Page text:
I am a member of the V&A Youth Collective and an emerging Illustrator/Graphic Designer working with various East and Southeast Asian (ESEA) communities in London. As a recent graduate myself, finding accessible creative opportunities and prospective jobs has been a tough challenge, and many may find creative learning difficult during these times of lockdown and museum closures. I have gladly been put in touch with Afia Yeboah, V&A East’s Community Engagement and Outreach Lead, to answer some common questions on creative careers for young people.
About you and V&A East
Hi Afia! Can you introduce yourself and what your day-to-day job is like?
Hi, my name is Afia and I am the Community Engagement and Outreach Lead for V&A East.
My role is focused on helping the museum to build relationships with various communities in East London and to understand the needs and interests of people to make sure that when the new museum and collection and research centre open, they feel local and reflect the local communities. My day-to-day job is full of meetings! I spend a lot of time actively listening to various partners and stakeholders and have to think quickly in terms of what is needed right now to connect with various audiences, but also what will be needed in the future – and to make plans to develop events and activities to keep everyone engaged with what is happening at V&A East.
Which recent young careers event have you organised?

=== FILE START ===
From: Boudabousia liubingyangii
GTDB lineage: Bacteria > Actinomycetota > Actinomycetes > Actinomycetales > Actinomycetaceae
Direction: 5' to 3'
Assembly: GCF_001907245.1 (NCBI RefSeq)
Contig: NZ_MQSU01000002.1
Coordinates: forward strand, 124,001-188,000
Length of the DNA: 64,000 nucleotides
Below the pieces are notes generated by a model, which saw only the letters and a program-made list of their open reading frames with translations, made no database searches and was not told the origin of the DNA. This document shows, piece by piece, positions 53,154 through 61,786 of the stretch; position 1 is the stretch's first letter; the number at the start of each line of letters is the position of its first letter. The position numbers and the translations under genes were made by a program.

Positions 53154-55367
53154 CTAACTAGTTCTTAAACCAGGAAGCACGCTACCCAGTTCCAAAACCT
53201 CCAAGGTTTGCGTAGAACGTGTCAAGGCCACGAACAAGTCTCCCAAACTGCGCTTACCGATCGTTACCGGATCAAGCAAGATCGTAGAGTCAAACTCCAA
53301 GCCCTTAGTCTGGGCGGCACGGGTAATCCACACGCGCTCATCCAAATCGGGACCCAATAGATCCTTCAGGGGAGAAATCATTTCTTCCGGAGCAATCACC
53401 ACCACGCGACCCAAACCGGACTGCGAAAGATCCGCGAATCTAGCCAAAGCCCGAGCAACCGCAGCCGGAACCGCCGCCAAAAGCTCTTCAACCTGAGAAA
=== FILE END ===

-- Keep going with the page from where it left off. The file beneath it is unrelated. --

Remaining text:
I have just organised a careers week for young people that took place on 4–5 March. These events are for young people in local schools near the Queen Elizabeth Olympic Park in years 9, 10 and 11. They can either sign up to a practical making workshop led by creatives working with the museum, or listen to a careers talk from one of the lead curators working on V&A East, it’s a great opportunity for young people in Newham to hear of the different pathways into the creative industries.
What are future/upcoming opportunities for young people to take part with V&A East?
We are currently programming a number of online events and what we hope to be in-person activities during the summer and early autumn to connect with young people. We’re going to collaborate with local partners like Beyond the Box Consultants and Hoxton Gardenware. These activities will be designed to give young people practical opportunities to engage with making, get creative and hear from experienced professionals in East London, more to come on this soon!
Learning in current times
Do you have any recommendations for accessible online resources for creative learning?
My first recommendation is to sign up to lots of newsletters. It’s the best way to find out about free and accessible workshops and courses in your area of interest. For example, Somerset House Creative Opportunities, Roundhouse (check out Round Your House), Create Jobs, Arts Council News, Creative Access, Get Into Theatre, Google Garage, Run The Check, Screenskills. City Lit Free and Morley College also have subsidised creative courses if you are on a low wage, Universal Credit or Job Seekers Allowance. There are also some great courses on Udemy and Coursera that you can do for free.
What creative skills do you think are essential for young people to learn or pick up?
Definitely public speaking! This is a skill that is needed across the creative industries, the ability to communicate ideas and present to a variety of people will serve you well regardless of where you work within the creative sector. I would also say skills such as project management, dealing with budgets and time management are also essential. Again, these are all skills that you can use across different creative jobs and are essential to lots of different roles!
With COVID 19 going on and museums being closed, where (on the internet, or anywhere else?) would you find your source of creative inspiration?